In the new markets of Asia and the Middle East, owners like their business jets big and bespoke - large enough to transport entourages over oceans and individual enough to reflect their personality. After all, the last thing you want after you have bought a $50 million aircraft is for it to look just the same as your business rival's.
The idea of the private jet as status symbol is something that suits Flying Colours. The Ontario-based Bombardier completions and maintenance specialist is increasingly turning its attention overseas, as these emerging economies replace North America as business aviation's main customer base. Nine in 10 of its finished green aircraft end up outside its home markets, making Flying Colours a significant export earner for the Canadian aerospace sector.
At the end of last year, the Peterborough company delivered the first of five Challenger 850s earmarked for Chinese customers; four more will be handed over during 2011. "The Challenger 850 is an ideal aircraft for China and we are looking forward to long-term growth in this region," says Flying Colours president John Gillespie. Another Challenger 850 is destined for India, another major growth market.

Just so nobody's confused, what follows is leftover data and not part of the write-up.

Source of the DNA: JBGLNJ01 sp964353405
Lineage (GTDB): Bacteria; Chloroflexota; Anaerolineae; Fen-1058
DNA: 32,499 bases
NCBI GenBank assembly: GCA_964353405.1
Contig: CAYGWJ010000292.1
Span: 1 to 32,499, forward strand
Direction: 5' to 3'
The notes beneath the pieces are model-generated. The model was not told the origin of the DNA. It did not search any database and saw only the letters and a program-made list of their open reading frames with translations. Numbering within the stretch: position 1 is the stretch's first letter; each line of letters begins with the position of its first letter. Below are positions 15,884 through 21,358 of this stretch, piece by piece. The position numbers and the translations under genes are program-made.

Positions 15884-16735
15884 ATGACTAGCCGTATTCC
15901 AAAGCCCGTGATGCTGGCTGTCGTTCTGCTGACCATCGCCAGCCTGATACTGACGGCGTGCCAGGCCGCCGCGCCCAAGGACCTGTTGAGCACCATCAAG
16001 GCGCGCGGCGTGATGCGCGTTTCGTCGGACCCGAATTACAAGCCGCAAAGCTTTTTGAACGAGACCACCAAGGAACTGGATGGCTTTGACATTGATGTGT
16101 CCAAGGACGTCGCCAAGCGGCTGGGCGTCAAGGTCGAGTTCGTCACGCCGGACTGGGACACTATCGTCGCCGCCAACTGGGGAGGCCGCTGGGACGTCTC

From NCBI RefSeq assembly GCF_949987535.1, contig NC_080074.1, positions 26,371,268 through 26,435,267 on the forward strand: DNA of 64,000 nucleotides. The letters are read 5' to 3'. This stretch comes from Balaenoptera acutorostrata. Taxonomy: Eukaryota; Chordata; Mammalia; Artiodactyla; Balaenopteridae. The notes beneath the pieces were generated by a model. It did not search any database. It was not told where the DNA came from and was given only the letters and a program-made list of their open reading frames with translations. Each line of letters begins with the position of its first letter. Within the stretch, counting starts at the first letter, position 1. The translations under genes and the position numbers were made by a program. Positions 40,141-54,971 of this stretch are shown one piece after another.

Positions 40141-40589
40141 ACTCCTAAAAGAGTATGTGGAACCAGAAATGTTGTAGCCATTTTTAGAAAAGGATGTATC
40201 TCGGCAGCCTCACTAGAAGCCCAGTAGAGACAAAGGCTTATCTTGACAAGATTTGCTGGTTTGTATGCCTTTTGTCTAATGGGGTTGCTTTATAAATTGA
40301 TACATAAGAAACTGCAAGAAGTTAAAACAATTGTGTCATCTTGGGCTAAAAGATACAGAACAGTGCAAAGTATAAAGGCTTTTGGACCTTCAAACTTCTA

One of the Challenger 850s for China
Set up in 1989, Flying Colours employs 280 people, including 100 at a subsidiary, JetCorp, in St Louis, a Part 145 repair station, the assets of which it acquired in 2009.
A recent upgrade of the runway at the adjacent Peterborough airport has made it easier for Flying Colours to accept larger Global aircraft and even, in future, Airbus and Boeing corporate jets, a limited but potentially highly lucrative segment the company has yet to break into.
Globals are part of Flying Colours' "growth strategy", says Gillespie. The firm's versatility was on show last year when it installed in a Global 5000 for an unnamed client a "stone floor"- in reality a 2.5mm (0.1in) layer of granite laid over a lightweight backplate - in the entry/galley area and two lavatories.
The company has also had some success in marketing refitted second-hand Bombardier CRJ200 regional jets, with about 10,000 cycles, as Execliners, delivering eight since 2006. Sales then slumped in the downturn but "interest is back up in the past six months", says Gillespie.